Ron Galella: Paparazzo Extraordinaire!

Published by Hatje Cantz, 2012

April 24th, 2012

In our contemporary culture, the term paparazzi has almost universally negative connotations, evoking an image of throngs of men aggressively wielding cameras like weapons. The commodification and cult of celebrity has never been greater than it is today and these photographers risk life, limb and lawsuits in a never-ending search for the money shot that will make them rich. Ron Galella, dubbed the “Godfather” of American paparazzi culture by Time magazine, is widely believed to be the progenitor of this trend, although a recently published monograph, Ron Galella: Paparazzo Extraordinaire!, makes clear that his intent, and commitment to aesthetics and composition, distinguish him from our current crop of celebrity photographers.

October 15, 1970, New York Jackie Onassis
departs Bonwit Teller Department Store

August 29, 1986 New York Sean Penn at the Columbus Café after
a performance of Goose & Tom Tom

The publication includes all of Galella’s most iconic images and is organized thematically by subject, with chapters that group performers, artists, musicians, and nobility. Many images are annotated with Galella’s own description of the scene or encounter, and in some cases are accompanied by the gossip column beside which they were originally published. The book also includes a number of preliminary photos with pre-print corrections scribbled over the subjects, allowing the reader to witness Galella’s process and the care that he took to refine his composition. Throughout his extensive career, Galella perfected what he deemed “the art of paparazzi,” the ability to swoop in and capture the subject, in focus, before he or she had the opportunity to protest, at which point Galella would heed the request for no pictures.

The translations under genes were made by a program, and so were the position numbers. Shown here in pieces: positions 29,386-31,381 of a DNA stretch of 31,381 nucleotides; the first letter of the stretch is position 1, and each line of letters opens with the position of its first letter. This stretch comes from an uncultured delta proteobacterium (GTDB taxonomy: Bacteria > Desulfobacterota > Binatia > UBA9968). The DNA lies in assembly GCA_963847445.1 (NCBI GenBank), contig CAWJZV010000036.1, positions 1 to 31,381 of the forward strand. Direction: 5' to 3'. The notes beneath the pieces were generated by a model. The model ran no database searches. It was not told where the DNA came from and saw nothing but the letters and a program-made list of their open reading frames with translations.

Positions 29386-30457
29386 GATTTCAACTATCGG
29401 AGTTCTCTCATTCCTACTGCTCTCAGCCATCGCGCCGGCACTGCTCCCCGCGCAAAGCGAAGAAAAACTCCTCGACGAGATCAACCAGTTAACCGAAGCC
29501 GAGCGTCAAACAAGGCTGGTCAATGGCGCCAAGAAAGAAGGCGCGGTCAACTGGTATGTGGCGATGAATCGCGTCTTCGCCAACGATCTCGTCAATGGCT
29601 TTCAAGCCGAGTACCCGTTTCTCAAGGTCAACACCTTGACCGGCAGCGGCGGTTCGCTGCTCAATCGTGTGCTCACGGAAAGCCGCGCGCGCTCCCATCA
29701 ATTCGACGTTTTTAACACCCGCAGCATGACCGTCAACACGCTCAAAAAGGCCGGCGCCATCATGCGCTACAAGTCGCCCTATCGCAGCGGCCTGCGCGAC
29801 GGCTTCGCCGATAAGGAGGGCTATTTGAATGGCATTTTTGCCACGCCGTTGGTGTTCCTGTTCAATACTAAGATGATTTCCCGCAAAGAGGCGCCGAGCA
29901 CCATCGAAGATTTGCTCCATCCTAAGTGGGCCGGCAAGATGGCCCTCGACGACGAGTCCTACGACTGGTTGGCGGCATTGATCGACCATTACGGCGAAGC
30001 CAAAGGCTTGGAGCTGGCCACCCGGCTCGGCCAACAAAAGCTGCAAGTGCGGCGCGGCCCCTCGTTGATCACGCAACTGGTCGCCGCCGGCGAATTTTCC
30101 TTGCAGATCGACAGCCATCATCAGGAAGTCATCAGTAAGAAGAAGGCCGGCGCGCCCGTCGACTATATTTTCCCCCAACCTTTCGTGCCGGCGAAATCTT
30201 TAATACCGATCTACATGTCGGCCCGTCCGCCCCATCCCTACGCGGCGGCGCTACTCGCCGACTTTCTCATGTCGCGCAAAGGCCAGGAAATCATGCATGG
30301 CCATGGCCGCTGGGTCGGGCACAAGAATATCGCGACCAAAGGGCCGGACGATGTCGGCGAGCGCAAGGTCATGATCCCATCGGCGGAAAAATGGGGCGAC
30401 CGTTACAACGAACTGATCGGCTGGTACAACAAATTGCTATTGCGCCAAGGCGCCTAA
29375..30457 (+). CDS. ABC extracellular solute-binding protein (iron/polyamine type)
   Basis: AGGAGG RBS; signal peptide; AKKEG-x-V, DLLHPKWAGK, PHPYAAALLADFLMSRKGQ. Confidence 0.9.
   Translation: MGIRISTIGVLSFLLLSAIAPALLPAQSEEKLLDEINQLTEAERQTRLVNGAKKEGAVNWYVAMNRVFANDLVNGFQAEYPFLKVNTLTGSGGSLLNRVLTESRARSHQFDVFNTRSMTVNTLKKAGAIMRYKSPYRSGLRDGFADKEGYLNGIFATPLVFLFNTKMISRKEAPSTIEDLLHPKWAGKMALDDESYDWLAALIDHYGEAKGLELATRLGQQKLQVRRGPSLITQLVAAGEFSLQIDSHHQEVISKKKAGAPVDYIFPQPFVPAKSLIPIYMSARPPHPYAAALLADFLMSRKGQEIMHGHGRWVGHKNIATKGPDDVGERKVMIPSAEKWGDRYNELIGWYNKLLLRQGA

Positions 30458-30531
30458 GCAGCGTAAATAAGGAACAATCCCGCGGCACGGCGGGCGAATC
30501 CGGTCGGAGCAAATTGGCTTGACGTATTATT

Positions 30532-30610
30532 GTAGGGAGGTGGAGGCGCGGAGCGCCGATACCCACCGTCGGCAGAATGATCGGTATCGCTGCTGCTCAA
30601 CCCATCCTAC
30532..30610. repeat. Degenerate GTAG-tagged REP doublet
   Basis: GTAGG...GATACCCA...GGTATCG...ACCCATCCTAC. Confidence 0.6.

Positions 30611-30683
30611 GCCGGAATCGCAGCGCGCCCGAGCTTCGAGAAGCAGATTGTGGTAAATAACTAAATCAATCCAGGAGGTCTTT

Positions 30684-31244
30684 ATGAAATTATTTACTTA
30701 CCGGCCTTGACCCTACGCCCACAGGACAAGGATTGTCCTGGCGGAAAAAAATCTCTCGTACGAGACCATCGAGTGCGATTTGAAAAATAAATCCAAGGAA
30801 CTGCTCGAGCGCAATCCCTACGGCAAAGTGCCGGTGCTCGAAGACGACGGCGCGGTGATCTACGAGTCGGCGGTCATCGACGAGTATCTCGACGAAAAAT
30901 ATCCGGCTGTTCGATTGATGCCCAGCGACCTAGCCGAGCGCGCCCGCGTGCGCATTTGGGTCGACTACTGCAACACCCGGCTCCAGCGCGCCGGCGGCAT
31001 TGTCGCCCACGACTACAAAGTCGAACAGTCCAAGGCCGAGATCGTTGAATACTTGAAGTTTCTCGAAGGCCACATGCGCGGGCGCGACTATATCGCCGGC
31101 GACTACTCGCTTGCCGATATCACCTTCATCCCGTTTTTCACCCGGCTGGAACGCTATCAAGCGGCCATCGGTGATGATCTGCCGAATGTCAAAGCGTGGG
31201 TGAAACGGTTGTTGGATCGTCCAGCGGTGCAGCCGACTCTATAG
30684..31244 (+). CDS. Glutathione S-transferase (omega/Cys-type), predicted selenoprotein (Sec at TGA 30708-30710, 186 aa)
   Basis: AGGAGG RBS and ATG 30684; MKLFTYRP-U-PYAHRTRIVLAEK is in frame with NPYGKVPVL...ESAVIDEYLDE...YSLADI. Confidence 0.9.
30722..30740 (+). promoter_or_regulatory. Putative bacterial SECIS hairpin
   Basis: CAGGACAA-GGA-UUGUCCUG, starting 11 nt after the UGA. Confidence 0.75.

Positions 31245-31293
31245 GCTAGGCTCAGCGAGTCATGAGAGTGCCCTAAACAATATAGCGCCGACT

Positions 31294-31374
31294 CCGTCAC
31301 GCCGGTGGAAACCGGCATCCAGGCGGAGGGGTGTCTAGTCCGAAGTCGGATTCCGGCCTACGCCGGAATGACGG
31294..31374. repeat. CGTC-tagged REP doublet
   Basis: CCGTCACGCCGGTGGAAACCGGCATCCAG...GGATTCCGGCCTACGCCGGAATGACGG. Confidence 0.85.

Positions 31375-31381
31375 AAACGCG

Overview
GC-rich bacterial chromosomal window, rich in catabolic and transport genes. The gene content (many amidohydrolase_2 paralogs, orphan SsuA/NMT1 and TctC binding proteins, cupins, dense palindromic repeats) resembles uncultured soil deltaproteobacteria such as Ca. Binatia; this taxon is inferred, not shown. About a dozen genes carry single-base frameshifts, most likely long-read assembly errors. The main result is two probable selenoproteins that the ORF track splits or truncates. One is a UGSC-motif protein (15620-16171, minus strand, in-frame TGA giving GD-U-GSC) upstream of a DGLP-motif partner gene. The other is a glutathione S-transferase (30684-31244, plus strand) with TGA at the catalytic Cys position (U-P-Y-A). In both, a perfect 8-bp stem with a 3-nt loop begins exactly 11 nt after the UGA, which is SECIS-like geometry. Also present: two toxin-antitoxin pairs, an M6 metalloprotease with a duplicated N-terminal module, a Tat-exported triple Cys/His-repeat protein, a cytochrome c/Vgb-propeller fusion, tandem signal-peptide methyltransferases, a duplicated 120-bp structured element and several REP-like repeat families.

January 16, 1983 Los Angeles, CA Mick Jagger and Jerry Hall attending an opening luncheon at Mizuno Gallery

Despite the obvious ethical implication that many of these images were taken against their subjects’ wishes and often vocal protestations, there is an element of glamour and reverence in the photographs that is very much lacking from today’s pictures of the starlette de jour passing out in the back of an SUV. Even an image of a very young Sean Penn taking a swing at one of Galella’s assistants, which is reproduced as the cover of the book, reads more like a film still than an unflattering and potentially incriminating celebrity portrait. While Galella’s purported intent was to strip celebrities of their intrigue and glamour and show them removed from their pedestal in everyday situations, his pictures retain a sense of opulence and style which explains why many of his images have become so iconic. A snarling, youthful Mick Jagger beside a smiling Jerry Hall, a smirking Andy Warhol photographing his photographers, Jackie Onassis and John F. Kennedy Jr. cycling in Central Park are all images that have been reproduced countless times and immediately come to mind when you think of these celebrities. His photographs that depict disco era glam – especially those of Grace Jones – are our personal favourites as Galella’s probing lens captures the essence of this hedonistic cultural moment.

Andy Warhol at the 1985 Annual Council of Fashion Designers of
America Awards Dinner at the Metropolitan Museum of Art

May 8, 1983. New York Elizabeth Taylor attends a party for
the opening of “Private Lives”at Tavern on the Green.

Galella admittedly made a name for himself in a very different era, one before the internet made our appetite for mundane celebrity photos seemingly infinite, and before camera phones gave every individual the capacity to become an amateur paparazzo should they so desire. Unlike today’s paparazzi, Galella signed each of his images and parlayed his paparazzi photos into a lucrative career as a photographer for such mainstream outlets as Rolling Stone, Vogue, and Vanity Fair. While his tactics may seem genteel and civilized to our contemporary eyes, Galella was the subject of considerable controversy in his day and was the recipient of both lawsuits, including one with Jackie Onassis, and physical violence, Marlon Brando clocked him in the jaw. Galella’s work has received so much attention of late because his body of work manifests the fraught relationship between celebrities and the paparazzi – the malleability of their arrangement that vacillates wildly between useful accomplice and adversary depending on the circumstances. Galella does not capture the fragility and vulnerability of his subjects but rather individuals who very much understand their fate and role in our culture.

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